Now on the A-list: vitamin D

Special to The Times

If you’re one of the millions of Americans who pop a calcium supplement each day to maintain strong bones, you’re on the right track: Calcium helps ward off osteoporosis, a disorder that contributes to more than 1.5 million bone fractures annually. What you may not realize, however, is that if you’re not getting enough vitamin D -- and chances are you’re not -- that extra calcium you’re taking may not be helping your bones as much as you think.

Scientists have known for years that bones need calcium to stay strong. They’ve been passing that message along to Americans, who have been diligently drinking milk and eating yogurt and swallowing calcium pills. They’ve also known that adequate levels of vitamin D are crucial for bone health, because the body uses vitamin D to help shuttle calcium across the intestinal wall into the blood.

For years, most medical specialists believed that if people consumed the recommended dietary allowances of vitamin D, then the calcium in their diets would be fully absorbed by their bodies. Recently, however, that thinking has been turned on its side. Several studies have found that even when people get the recommended daily amounts of vitamin D, their bodies are not absorbing all of the calcium they consume. Based on these studies, researchers are recommending that Americans boost their intake of vitamin D.

In a study published in the April 2003 Journal of the American College of Nutrition, researchers at Creighton University gave calcium supplements to 34 post-menopausal women who consumed recommended amounts of vitamin D regularly. Half were given 500 milligrams of calcium alone, and half were given the calcium after taking vitamin D supplements for three weeks.


After the women took the calcium supplements, researchers collected blood samples to determine how much calcium had been absorbed by their bodies. The women who took the vitamin D supplements absorbed 65% more calcium than those who didn’t. “Higher vitamin D intake substantially improved calcium absorption,” says Dr. Robert P. Heaney, an osteoporosis researcher at Creighton University and the study’s senior author.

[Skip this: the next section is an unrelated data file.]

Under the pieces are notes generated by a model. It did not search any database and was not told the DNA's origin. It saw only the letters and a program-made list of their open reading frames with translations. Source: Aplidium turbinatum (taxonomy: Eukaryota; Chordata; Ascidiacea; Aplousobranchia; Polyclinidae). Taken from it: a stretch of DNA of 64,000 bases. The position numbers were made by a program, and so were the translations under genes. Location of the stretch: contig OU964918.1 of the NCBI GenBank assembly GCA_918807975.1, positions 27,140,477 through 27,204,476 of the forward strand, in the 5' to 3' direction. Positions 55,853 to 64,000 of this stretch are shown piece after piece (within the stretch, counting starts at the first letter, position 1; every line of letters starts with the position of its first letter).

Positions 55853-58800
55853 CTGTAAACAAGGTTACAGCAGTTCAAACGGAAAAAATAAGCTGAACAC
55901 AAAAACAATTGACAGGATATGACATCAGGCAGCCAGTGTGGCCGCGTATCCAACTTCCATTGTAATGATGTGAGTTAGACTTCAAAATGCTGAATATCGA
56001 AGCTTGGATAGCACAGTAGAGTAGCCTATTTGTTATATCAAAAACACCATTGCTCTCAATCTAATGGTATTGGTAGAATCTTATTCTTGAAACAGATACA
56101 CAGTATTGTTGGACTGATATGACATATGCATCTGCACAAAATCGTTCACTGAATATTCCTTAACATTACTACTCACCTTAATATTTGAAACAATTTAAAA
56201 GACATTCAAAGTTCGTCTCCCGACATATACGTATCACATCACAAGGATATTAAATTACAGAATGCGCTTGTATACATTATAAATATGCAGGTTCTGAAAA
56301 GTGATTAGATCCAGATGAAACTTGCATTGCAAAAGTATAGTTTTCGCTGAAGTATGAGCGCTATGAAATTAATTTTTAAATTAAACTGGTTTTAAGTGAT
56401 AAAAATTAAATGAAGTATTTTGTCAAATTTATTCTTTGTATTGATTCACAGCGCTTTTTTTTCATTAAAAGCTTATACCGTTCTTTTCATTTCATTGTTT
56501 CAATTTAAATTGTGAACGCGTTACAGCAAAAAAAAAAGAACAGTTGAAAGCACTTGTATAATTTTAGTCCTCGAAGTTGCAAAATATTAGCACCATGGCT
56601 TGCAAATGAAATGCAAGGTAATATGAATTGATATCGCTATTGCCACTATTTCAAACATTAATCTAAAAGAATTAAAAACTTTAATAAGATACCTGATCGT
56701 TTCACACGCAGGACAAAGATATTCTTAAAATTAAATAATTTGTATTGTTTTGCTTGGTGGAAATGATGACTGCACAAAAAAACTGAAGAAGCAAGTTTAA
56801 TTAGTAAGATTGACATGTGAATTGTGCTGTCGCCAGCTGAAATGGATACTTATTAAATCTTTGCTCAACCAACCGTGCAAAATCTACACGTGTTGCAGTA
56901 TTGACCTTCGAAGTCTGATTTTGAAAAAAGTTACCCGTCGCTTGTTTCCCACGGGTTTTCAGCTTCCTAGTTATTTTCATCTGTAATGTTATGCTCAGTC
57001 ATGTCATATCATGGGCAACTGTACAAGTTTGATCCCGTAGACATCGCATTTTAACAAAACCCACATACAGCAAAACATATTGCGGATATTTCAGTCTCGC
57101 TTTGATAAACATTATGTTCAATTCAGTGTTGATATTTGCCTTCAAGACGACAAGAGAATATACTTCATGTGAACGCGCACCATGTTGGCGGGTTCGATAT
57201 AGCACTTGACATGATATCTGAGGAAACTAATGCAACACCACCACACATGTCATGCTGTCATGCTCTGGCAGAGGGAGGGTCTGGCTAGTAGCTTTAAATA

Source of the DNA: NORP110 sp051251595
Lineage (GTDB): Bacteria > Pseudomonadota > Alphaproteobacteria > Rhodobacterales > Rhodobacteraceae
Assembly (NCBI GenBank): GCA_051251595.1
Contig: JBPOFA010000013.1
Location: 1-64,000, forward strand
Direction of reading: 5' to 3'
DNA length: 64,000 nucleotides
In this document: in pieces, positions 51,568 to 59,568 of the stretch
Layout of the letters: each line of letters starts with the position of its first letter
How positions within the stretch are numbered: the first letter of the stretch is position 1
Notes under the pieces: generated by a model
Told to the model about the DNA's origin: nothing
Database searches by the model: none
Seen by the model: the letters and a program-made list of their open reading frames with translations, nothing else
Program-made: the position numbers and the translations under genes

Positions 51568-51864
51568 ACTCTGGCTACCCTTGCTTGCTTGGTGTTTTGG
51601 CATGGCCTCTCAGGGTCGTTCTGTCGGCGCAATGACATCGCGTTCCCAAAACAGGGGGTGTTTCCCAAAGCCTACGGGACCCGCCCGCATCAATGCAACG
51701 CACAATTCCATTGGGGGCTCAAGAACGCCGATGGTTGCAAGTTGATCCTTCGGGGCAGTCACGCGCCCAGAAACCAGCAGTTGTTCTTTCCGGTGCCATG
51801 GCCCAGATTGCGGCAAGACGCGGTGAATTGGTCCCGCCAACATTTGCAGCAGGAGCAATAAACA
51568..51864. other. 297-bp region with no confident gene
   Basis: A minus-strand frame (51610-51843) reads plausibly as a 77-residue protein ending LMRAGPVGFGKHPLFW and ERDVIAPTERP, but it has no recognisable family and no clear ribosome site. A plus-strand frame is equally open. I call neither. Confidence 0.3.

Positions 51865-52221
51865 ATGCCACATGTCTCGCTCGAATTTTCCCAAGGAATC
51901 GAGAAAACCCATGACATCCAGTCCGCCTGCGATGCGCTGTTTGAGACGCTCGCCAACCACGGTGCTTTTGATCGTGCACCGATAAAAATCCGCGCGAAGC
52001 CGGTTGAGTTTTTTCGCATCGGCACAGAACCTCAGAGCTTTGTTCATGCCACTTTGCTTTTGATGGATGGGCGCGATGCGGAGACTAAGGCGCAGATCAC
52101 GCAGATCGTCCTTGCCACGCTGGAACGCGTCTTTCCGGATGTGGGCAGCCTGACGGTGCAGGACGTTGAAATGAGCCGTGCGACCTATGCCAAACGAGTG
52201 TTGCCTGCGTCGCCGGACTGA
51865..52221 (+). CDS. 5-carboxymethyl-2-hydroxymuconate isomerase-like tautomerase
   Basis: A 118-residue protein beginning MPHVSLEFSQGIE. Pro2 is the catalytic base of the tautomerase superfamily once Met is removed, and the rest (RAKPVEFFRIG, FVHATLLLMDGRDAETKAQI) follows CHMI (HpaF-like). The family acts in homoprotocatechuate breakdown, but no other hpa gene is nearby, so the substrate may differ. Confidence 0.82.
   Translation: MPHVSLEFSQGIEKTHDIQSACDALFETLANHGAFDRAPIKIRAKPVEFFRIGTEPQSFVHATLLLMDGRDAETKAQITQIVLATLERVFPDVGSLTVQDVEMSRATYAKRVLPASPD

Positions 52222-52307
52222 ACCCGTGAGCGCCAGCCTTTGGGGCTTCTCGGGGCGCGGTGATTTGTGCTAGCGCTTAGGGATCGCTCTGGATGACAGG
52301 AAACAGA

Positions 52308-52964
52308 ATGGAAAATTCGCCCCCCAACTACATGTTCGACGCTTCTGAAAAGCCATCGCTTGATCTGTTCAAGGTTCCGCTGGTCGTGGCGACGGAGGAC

Heaney’s results dovetail with the findings of a large study in England that was published in March 2003, in which researchers found that people between the ages of 65 and 85 who took vitamin D supplements suffered 22% fewer bone fractures than those who didn’t.

These findings are important because osteoporosis is a major health problem. Ten million people in the U.S. have osteoporosis, and an additional 18 million have low bone mass that puts them at risk for developing full-blown osteoporosis in the future. One in two women and one in eight men will suffer an osteoporosis-related fracture in her or his life. And as baby boomers age, those numbers are bound to grow.

The fact is that many Americans don’t even come close to meeting the recommended daily allowance of vitamin D -- about 200 international units, or IU, for adults up to age 50. (See chart.)


Dr. Bess Dawson-Hughes, an osteoporosis researcher at Tufts University in Boston, has done several large studies of vitamin D and calcium intake, and the results have suggested that bone density improves when patients increase calcium and vitamin D intake.